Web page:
Fiona a 7 year old spayed Tibetan Terrier had a complete blood panel done on May 5th to check her slightly low thyroid levels and usually high triglycerides. She was also tested for heartworm andlyme disease Tests were normal.
Fiona takes .5 mg thyroxine and also took a Heartguard on May 6th. Then this past Saturday she began to drink high amounts of water and had a few indiscretions in the house. I took Fiona and a urine sample to vet. Vet called and said urine contained high amounts of sugar.
Will followed up with more blood tests, etc. However my question is: Is it possible for her to have normal blood glucose, but still be spilling sugar into her urine and if so what could cause this?
She appears very healthy and by Monday her water consumption was back to normal as well as her urination. She has a healthy appetite and enjoys her food but not overly ravenous. Energy level good also.
Thank you for your help.
Vet Suggestions High Blood Sugar Levels and Dog Diabetes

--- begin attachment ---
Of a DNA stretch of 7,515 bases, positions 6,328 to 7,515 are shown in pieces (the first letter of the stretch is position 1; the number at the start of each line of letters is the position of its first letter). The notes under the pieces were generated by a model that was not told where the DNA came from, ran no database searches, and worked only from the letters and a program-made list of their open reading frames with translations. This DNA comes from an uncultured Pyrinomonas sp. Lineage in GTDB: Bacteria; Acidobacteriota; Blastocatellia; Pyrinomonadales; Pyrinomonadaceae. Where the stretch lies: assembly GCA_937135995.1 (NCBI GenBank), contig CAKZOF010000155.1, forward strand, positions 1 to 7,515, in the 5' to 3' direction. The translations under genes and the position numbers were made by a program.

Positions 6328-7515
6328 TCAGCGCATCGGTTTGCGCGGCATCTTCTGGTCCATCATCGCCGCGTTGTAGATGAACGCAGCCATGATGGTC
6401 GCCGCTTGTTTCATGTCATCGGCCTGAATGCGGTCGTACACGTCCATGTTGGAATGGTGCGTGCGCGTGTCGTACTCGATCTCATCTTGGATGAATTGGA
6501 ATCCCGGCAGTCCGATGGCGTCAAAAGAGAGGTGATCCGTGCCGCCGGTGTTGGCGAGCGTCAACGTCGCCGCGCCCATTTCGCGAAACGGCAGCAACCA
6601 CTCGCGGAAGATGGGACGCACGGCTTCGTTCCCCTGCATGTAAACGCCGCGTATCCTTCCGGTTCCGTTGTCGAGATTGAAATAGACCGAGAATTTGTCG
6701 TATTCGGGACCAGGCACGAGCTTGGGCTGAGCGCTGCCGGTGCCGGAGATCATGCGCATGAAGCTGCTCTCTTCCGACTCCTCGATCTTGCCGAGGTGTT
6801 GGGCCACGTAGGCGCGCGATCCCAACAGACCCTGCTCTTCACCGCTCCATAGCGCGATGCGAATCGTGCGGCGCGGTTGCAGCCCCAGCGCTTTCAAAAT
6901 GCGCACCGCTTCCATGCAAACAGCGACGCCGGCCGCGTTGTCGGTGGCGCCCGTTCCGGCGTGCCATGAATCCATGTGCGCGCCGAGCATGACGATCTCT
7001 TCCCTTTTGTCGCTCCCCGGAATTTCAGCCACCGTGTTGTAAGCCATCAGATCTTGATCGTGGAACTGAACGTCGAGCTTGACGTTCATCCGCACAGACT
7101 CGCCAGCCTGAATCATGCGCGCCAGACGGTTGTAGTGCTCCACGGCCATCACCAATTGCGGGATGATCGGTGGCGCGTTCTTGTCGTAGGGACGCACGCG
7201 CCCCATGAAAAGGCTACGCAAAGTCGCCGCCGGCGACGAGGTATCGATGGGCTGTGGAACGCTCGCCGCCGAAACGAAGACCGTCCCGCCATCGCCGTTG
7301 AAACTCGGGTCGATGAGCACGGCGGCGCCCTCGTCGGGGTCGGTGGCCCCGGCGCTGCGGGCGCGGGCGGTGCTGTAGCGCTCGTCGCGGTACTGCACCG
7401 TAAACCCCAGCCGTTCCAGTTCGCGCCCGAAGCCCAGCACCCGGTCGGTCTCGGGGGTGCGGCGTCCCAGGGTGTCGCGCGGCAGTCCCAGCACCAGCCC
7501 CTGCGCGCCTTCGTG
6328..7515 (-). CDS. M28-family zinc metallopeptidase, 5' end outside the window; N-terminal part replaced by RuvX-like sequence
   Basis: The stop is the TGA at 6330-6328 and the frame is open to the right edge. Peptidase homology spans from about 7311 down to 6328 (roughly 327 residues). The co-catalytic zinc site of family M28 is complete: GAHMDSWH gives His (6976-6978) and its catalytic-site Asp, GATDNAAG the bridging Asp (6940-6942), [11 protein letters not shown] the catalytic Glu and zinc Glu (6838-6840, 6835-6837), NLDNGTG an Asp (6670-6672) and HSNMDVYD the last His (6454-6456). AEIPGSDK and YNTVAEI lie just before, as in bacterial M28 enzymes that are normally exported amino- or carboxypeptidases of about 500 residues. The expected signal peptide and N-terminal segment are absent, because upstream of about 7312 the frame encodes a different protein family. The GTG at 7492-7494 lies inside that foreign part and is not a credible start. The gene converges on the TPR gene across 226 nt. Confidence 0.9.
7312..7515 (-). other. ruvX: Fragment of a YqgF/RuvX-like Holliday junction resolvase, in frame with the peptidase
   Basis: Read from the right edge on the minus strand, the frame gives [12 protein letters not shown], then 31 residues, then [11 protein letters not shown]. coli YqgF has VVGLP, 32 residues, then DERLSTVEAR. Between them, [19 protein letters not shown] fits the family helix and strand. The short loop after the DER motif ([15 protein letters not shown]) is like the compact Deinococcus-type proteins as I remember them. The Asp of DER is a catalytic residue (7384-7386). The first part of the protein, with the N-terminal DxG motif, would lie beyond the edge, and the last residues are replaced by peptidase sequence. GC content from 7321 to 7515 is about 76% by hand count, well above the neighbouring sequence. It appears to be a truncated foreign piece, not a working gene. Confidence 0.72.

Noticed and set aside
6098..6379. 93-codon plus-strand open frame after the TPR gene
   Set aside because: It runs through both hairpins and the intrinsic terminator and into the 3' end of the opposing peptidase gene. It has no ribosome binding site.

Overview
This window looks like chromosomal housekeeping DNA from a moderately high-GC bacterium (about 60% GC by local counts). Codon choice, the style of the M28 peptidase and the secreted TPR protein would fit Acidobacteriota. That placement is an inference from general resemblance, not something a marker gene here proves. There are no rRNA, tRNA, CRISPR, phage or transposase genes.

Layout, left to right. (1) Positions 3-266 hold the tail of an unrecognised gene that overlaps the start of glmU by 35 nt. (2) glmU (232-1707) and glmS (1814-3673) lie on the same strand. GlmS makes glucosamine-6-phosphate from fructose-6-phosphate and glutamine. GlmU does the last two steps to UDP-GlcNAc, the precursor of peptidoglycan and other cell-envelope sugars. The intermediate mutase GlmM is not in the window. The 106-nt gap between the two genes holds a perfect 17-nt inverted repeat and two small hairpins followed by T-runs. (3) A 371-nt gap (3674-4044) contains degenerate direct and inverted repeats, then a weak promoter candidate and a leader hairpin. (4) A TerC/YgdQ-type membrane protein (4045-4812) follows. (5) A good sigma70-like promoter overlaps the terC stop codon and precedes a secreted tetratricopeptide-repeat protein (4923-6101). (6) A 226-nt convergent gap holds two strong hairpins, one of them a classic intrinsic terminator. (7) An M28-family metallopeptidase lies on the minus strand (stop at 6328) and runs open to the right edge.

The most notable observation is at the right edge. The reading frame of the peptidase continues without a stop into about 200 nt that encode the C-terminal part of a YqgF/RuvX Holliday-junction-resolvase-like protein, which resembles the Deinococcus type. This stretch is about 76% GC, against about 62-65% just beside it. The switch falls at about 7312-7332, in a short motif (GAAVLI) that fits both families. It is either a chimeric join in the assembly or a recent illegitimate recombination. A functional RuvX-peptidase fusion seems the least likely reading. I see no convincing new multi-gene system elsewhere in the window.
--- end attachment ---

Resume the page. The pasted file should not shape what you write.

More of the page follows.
It is possible for a dog to have glucose in his urine with a normal blood glucose level on a spot check. Two possibilities come to mind. First, your dog might be developing diabetes. Perhaps there are times in the day, like right after eating, when her blood glucose is higher than normal and glucose spills over into her urine.
But, if she hasn’t eaten in the last few hours and that is when the blood sample is taken, her blood glucose could be normal at that point in time. A fructosamine test and/or more frequent spot blood glucose tests throughout the day, especially after eating, should reveal whether this is what is occurring.
Another possibility is a condition called Fanconi Syndrome, which is a type of kidney disease characterized by the “leaking” of glucose and other substances into the urine. Fanconi syndrome in dogs has been associated recently with eating jerky treats manufactured in China. The underlying cause has not yet been determined.
I would recommend not feeding these types of treats for the time being, and if your dog has had access to them, talk to your veterinarian immediately. Fanconi syndrome can be fatal, and the US Food and Drug Administration is asking that veterinarians report cases potentially associated with Chinese jerky treats to assist their investigations.